Saturday, September 28, 2019

Anomalous Aikin Lambert fountain pen nibs

As prior research has shown, until well into the 20th century almost all American fountain pen manufacturers bought their nibs from specialist suppliers. Even some of the largest and most successful companies did not bring nib manufacture fully in-house until the 'teens or twenties. Exactly who was making what for whom and when remains a puzzle that will take years to put together, but we can be sure that certain companies with a long history of gold dip pen nib production were not only making nibs for themselves. One such company is Aikin Lambert, which was taken over by Waterman from around 1906, but which was working closely enough already in the 1880s to have their nibs listed alongside Fairchild's in the charts in Waterman flyers showing which size nibs went with which holders. Not surprisingly most Aikin Lambert fountain pen nibs closely resemble Waterman-marked nibs. They have similar proportions and have heart-shaped vent holes. But there are exceptions which make the experienced collector sit up and take notice.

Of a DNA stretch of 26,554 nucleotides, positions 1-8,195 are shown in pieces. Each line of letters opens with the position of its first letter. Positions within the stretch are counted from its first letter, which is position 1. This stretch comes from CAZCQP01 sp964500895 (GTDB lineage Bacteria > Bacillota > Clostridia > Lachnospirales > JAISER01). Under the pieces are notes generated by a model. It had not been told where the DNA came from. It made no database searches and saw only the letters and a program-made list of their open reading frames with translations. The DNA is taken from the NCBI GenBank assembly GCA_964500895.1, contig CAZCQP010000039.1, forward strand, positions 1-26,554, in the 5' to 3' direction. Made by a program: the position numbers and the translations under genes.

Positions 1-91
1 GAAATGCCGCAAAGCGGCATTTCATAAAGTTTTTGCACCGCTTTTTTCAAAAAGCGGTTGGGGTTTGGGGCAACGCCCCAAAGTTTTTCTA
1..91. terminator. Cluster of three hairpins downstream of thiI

The nib at left has a very distinctive keyhole pierce, identical to those found on Parker Lucky Curve pens of the first and second decades of the 20th century. Offhand I cannot think of any other contemporary pen brand with a pierce anything like it. What does this suggest regarding where Parker was getting at least some of its nibs?

The nib in the center has an oval pierce that is also distinctive, albeit not to the same degree. While it also recalls Parker-marked nibs, similar pierces are also found on gold dip nibs from multiple makers. I have included it here nonetheless, circumstantial as its evidence may be.

The nib at right has a pierce at least as distinctive as the keyhole. Star-shaped pierces on gold nibs are virtually unique to Fairchild, with it generally accepted that the few known examples of early Waterman nibs with such pierces were Fairchild-made (Fairchild being Waterman's first documented nib supplier). So what is such a pierce doing on a nib made by a rival firm? I can only speculate that any earlier rivalry dating back to the dip pen era would have been history by the time this nib was made in the early 20th century, and that Aikin Lambert and Fairchild's nibmaking operations likely ended up converging under Waterman. We know that Waterman absorbed Aikin's nibmaking operation into their own by around 1910; so far, we know much less about the later history of Fairchild. This nib, however, suggests that by the 'teens Fairchild may no longer have been producing their own nibs -- suggesting in turn that their nibmaking operation had by then been sold to Waterman.

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